Britain has been warned it will not escape being targeted by France after Emmanuel Macron recalled ambassadors to the US and Australia but not the UK.
The French President is furious at the submarine pact between the three countries, which caught France off guard and resulted in the cancelation of multi-billion pound contracts for Australia to build French diesel submarines.
French Foreign Minister Jean-Yves Le Drian last night announced the country was recalling the ambassador to the US Philippe Etienne, citing the ‘exceptional seriousness of the announcements’.
France also recalled its ambassador to Australia but has not yet made any move to remove its ambassador to the UK Catherine Colonna.
French officials are thought to view the US as prime movers in the deal and Boris Johnson insisted the UK’s relationship with France is ‘rock solid’ despite the row.
But a French diplomat slammed Britain for acting ‘opportunistically’ and former British ambassador to France Lord Peter Ricketts said he expects further measures against all three countries.
Pictured left-to-right: Boris Johnson, Australian Prime Minister Scott Morrison and US President Joe Biden at the Carbis Bay Hotel during the G7 Summit in Cornwall in June
French Foreign Minister Jean-Yves LeDrain announced the move to recall ambassador Philippe Etienne Friday night, saying it came in a request from French President Emmanuel Macron (pictured)
America and the UK are to help Australia build a fleet of nuclear-powered submarines as part of an unprecedented alliance known as the AUKUS pact to combat China’s naval dominance and will likely be the similar design as this Astute class submarine HMS Ambush (pictured)
Furious EU complains that it was ‘not consulted’ on AUKUS submarine deal
The EU has complained that it was ‘not consulted’ on the AUKUS submarine deal while France has lashed out at Australia for ‘stabbing it in the back’.
Josep Borrell, the EU’s high representative for foreign affairs, said the union was only made aware of the new alliance through the media.
And French foreign minister Jean-Yves Le Drian has accused the Australians of a betrayal because the alliance meant they scrapped a multi-billion deal for France to provide subs.
Defence Secretary Ben Wallace insisted Britain did not ‘go fishing’ for the pact to provide nuclear-powered submarines to Australia with the US after France called it a ‘stab in the back’.
The UK, US and Australia agreed to co-operate on the development of the first nuclear-powered fleet for the Australian navy in a ground-breaking agreement dubbed AUKUS.
But this meant that Canberra ripped up a deal worth around £30billion that was struck with Paris in 2016 for France to provide 12 diesel-electric submarines.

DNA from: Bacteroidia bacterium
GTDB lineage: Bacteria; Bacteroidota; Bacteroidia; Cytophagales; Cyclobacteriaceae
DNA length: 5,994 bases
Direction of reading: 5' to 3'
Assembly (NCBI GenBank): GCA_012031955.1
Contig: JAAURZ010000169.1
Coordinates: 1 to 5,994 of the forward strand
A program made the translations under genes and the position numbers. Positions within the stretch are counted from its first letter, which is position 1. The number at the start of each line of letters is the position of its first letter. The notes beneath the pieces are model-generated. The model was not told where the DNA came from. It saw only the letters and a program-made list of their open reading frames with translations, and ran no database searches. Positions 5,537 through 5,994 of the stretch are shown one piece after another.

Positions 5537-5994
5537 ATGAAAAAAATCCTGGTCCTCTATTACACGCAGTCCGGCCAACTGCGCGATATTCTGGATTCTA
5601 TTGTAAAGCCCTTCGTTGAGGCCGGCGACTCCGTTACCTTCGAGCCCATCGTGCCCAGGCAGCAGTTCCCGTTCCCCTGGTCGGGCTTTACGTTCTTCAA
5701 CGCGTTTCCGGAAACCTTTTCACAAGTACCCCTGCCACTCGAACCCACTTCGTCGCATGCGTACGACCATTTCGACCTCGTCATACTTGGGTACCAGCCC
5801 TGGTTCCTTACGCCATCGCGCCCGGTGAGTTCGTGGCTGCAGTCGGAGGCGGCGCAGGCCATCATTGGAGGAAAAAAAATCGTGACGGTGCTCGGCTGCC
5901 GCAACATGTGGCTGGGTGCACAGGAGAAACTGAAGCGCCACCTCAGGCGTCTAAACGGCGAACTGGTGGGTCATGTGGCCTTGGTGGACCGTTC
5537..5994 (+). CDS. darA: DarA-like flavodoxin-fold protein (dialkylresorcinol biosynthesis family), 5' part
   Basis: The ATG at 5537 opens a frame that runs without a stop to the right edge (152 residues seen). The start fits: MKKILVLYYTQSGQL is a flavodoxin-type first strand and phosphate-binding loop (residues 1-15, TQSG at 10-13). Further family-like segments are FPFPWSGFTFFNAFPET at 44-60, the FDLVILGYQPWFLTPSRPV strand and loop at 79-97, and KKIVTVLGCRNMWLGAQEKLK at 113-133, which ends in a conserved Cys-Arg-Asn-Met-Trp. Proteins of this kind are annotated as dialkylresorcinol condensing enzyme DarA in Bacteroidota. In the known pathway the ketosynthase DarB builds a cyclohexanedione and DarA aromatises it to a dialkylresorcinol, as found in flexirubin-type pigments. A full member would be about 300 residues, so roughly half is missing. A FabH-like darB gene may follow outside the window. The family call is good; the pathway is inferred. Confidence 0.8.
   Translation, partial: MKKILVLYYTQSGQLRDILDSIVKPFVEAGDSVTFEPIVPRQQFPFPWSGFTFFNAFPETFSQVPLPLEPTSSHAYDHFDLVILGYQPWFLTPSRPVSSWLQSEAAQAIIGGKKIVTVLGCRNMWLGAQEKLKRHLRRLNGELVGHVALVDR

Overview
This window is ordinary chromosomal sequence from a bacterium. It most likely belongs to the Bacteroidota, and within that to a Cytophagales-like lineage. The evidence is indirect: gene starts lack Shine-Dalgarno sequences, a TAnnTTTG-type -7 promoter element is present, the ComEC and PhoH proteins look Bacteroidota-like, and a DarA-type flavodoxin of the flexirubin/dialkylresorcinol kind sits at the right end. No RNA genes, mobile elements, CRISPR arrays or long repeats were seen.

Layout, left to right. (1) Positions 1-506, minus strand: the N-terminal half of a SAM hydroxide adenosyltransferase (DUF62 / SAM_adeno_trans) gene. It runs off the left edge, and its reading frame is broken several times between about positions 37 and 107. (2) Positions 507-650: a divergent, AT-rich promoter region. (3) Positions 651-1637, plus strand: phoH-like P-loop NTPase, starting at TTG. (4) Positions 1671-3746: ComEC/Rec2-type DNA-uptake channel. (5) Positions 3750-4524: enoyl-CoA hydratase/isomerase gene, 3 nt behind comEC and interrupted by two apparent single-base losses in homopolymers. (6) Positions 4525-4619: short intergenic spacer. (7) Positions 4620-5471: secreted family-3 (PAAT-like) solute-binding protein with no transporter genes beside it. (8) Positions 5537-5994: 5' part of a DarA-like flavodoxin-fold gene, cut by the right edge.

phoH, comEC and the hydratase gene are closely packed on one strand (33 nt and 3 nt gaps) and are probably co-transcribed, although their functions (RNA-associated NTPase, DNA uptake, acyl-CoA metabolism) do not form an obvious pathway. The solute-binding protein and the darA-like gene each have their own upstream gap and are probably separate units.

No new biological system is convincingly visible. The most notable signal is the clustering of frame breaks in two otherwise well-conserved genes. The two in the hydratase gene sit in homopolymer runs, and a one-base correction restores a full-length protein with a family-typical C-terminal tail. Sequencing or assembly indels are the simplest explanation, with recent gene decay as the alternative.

A diplomatic row broke out, with Mr Le Drian telling France-Info radio: ‘It was really a stab in the back.
‘We built a relationship of trust with Australia, and this trust was betrayed.’
Meanwhile Mr Borrell, ex-President of the European Parliament, said: ‘This alliance we have only just been made aware and we weren’t even consulted.
‘As high representative for security, I was not aware and I assume that an agreement of such a nature wasn’t just brought together over night. I think it would have been worked on for quite a while.’
He added: ‘We regret not having been informed – not having been part of these talks. We weren’t included, we weren’t part and parcel of this.’
Mr Wallace said he recognises the ‘frustration’ from France after speaking to his French counterpart Florence Parly on Wednesday night.
He told BBC Breakfast: ‘I understand France’s disappointment.
‘They had a contract with the Australians for diesel-electrics from 2016 and the Australians have taken this decision that they want to make a change.
‘We didn’t go fishing for that, but as a close ally when the Australians approached us of course we would consider it. I understand France’s frustration about it.’
Boris Johnson told MPs today that the UK’s military relationship with France is ‘rock solid’ and insisted ‘we stand shoulder to shoulder with the French’ despite the row.
The Prime Minister met with his Australian counterpart, Scott Morrison, and US President Joe Biden at the G7 summit in Cornwall in June.
Downing Street confirmed that the three leaders discussed the subs at the meeting.
The Prime Minister’s official spokesman added: ‘I wouldn’t say there was one single meeting that did it, this has been something that has been an undertaking of several months, it’s a culmination of that work.’
Writing on social media last night, Lord Ricketts said France’s moves so far suggest it sees Britain as ‘accomplices’ in the deal but that may not stop further repercussions from happening.
He said: ‘France now recalls Ambassadors to US and Australia. Unprecedented between allied nations? Interestingly not from UK.
‘A signal Paris regards Washington and Canberra as ringleaders in plot, with London as accomplice.
‘Expect further French measures targeting interests of all three.’
Mr Le Drian yesterday called the nixing of the $90billion (£65.5billion) sub-contract ‘unacceptable behaviour’.
Le Drian said in a statement: ‘At the request of the President of the Republic, I have decided to immediately recall our two ambassadors to the United States and Australia to Paris for consultations.
‘This exceptional decision is justified by the exceptional gravity of the announcements made on 15 September by Australia and the United States.’
The move comes amid a huge backlash in France over the move.
A French diplomatic source lashed out at Britain, telling Reuters: ‘The UK accompanied this operation opportunistically.
‘We do not need to consult in Paris with our ambassador to know what to think and what conclusions to draw from it.’
A top French diplomat told Associated Press Macron got a letter from Australian PM Scott Morrison announcing the sub deal’s cancellation on Wednesday morning.
The French reached out to Washington ‘to ask what was going on’, but the resulting discussions occurred just hours before Biden announced the deal in a video conference with the two key allies.
Le Drain on Thursday called the move a ‘stab in the back’.
‘We built a relationship of trust with Australia, and this trust was betrayed. This is not done between allies.’
France is the US’ longest-standing ally after the European country’s essential support during the American Revolution.
Numerous US presidents have taken part in annual commemorations of the Normandy invasion that attest to the close historical bonds between the two nations.
The stunning diplomatic slap comes a day after France made a lesser statement by nixing a planned gala at its luxurious embassy in Washington that was meant to celebrate the US-French relationship, while also ditching another event in Baltimore.